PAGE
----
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Global Hunger Index 2022: Harsh Reality of India's Hunger

  


Global Hunger Index

The Global Hunger Index 2022 sees India 107th out of 121 nations, down from the 101st spot the year before.

The Global Hunger Index GHI, collaboratively released by Concern Worldwide and Welthungerhilfe, ranks nations according to their "severity." Yemen is ranked 121st, well down the list, dominated by European countries like Croatia, Estonia, and Montenegro. China and Kuwait have rated at the top among Asian countries.

1. What is the Global Hunger Index?

Since 2000, the GHI has been released virtually yearly; this year's analysis is the fifteenth. A lower score raises a nation's ranking and suggests improved results.

To accomplish "Zero Hunger by 2030," one of the Sustainable Development Objectives outlined by the United Nations, it is necessary to map hunger. This is why GHI rankings are not computed for some high-income nations.

From a technical perspective, hunger is quantified by mapping the amount of calorie intake, although, in common usage, it is defined in aspects of food deprivation.

However, the GHI does not confine itself to this specific interpretation of hunger. Instead, it monitors how well various nations operate on four important metrics because, when combined, they capture several aspects of hunger, including the lack of micronutrients, and so offer a much more thorough measurement of it.

2. How is hunger measured?

The GHI examines four key metrics:

  • Undernourishment (which shows poor food supply) (which reflects inadequate food availability): based on the percentage of the population that is undernourished (i.e., has inadequate calorie consumption);

  • Children's Waste (This is an indication of severe malnutrition): determined using the proportion of young children who are wasted (those who are underweight or overweight for their height);

  • Child Stunting (which shows chronic undernourishment): based on the proportion of children below the age of five that are stunted or underweight for their age;

  • Child Mortality (which is indicative of both harmful living conditions and poor nutrition.): estimated using the death rate for children under five, which is partially a result of the lethal combination of insufficient nutrition.

Each country's statistics are standardized on a scale of 100 points, and the final score is calculated by giving components 1 and 4 33.33% of the weight and 2 and 3 16.66%.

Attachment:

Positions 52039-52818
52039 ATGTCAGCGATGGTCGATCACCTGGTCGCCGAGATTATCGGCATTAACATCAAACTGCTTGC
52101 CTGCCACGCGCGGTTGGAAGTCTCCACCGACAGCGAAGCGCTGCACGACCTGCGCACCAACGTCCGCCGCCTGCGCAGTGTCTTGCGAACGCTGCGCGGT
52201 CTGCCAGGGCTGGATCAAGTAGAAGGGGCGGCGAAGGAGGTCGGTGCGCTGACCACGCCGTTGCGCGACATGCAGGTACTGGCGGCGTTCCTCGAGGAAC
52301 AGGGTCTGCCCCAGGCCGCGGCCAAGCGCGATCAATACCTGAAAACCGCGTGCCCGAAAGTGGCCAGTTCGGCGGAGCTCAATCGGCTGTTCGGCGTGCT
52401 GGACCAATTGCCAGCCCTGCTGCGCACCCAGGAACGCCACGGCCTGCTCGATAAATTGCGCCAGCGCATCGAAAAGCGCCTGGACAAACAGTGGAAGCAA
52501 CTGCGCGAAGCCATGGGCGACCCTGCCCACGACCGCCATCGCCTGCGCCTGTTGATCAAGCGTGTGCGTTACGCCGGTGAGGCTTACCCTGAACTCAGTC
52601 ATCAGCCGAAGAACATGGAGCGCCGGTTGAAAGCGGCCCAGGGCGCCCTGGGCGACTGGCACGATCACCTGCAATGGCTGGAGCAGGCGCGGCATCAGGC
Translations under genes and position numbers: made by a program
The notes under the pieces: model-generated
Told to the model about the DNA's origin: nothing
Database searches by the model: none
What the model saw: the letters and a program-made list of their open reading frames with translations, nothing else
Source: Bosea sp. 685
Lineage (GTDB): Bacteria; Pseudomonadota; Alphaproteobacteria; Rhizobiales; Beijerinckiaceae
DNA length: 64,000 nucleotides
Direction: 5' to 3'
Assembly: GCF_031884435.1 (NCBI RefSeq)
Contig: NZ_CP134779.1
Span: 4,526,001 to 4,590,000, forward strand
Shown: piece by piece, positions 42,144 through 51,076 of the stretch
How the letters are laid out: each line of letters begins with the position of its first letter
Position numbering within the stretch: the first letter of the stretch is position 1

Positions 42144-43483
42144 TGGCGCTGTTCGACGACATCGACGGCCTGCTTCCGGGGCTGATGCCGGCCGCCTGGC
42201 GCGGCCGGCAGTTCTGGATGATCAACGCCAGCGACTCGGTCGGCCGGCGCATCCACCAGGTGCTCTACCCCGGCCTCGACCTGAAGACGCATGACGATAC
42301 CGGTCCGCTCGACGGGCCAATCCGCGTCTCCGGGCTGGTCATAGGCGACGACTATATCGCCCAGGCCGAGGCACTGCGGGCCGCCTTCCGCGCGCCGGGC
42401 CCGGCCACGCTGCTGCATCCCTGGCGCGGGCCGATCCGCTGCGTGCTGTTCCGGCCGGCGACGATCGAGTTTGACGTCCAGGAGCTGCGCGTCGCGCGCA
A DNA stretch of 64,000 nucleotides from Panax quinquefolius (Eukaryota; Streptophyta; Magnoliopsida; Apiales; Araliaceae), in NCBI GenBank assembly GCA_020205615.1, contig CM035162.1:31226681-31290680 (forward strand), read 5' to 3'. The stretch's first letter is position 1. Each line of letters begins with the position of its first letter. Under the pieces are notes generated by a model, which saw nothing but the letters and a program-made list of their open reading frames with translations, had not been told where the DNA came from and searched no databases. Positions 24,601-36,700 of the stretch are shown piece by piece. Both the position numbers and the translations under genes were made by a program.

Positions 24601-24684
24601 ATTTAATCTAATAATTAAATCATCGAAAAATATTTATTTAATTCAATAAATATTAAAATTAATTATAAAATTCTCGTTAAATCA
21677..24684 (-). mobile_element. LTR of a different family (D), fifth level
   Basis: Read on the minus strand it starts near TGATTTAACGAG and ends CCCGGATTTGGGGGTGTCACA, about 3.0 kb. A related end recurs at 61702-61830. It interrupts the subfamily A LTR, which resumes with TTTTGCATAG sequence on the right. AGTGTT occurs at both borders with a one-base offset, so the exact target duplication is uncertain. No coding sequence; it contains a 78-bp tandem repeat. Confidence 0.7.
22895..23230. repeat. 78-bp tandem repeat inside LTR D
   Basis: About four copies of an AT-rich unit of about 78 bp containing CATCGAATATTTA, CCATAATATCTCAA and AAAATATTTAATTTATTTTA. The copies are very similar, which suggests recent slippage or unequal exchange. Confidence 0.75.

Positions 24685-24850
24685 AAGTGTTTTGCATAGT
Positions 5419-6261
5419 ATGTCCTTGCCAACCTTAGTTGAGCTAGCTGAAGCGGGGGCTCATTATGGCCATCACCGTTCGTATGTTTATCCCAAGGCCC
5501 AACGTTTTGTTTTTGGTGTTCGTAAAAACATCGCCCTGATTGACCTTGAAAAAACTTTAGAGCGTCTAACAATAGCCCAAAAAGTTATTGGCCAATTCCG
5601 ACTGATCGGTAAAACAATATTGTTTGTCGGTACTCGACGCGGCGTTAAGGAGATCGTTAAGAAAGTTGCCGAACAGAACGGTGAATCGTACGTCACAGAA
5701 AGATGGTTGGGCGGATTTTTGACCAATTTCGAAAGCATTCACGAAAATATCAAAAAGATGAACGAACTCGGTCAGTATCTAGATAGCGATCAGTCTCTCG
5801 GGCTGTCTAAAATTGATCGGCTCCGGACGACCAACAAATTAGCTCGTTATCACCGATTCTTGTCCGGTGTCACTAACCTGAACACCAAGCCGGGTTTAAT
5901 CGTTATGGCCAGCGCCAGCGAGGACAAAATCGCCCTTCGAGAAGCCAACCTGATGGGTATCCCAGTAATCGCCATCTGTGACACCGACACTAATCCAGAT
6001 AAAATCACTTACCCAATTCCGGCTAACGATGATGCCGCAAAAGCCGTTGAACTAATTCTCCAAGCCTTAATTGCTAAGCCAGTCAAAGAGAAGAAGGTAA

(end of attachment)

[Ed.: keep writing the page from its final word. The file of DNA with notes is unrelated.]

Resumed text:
Countries with hunger scores of 9.9 or less are classified as "low"; those with scores of 20 to 34.9 are classified as "severe," and those with scores of over 50 are classified as "extremely concerning."

3. In comparison to the other countries, what is India's score?

India came in last with a hunger rating of 29.1, placing it in the "severe" classification behind its neighbors Nepal (81), Pakistan (99), Sri Lanka (64), and Bangladesh (84). Over time, India has seen a decline in GHI ratings. It received an "alarming" score of 38.8 in 2000, which fell to 28.2 by 2014. Since then, the nation has begun to post greater ratings.

India has normally reported lower numbers for the four metrics, but in 2014, the rates of undernutrition and child wasting began to increase. While the frequency of waste among children under five years of age increased from 15.1% in 2014 to 19.3% in 2022, undernourishment climbed from 14.8% in 2014 to 16.3% in 2022.

4. What are the results and consequences?

Among the world's biggest issues today is hunger, making it one of the greatest difficulties. Hunger and malnutrition create a vicious cycle frequently "transmitted" from one generation to the next. Children of poor parents frequently have low birth weights, worse immune systems, and experience situations that affect their mental development throughout their lives. Low income and poverty, war and violent conflict, the general absence of freedom, the low standing of women, and badly focused and implemented nutritional and health initiatives have all been recognized as contributing reasons to a high global hunger index 2022 list.

5. In which areas are the hunger problem the worst?

The Global Hunger Index for this year demonstrates the essential requirement for action in many nations to address the hunger problem.

Hunger is alarmingly high in five nations: Yemen, Madagascar, Chad, and the Democratic Republic of the Congo. A GHI score cannot be determined in several nations due to a lack of information. However, other nations - Burundi, Somalia, South Sudan, and Syria - have been tentatively classified as worrying based on other known evidence. This year's GHI results show that hunger rates are categorized as severe in 35 additional countries. Food insecurity still exists in some locations, even in nations and regions that receive high scores. Though, there are indications of improvement: 32 countries' GHI scores have decreased by 50% or more since 2000.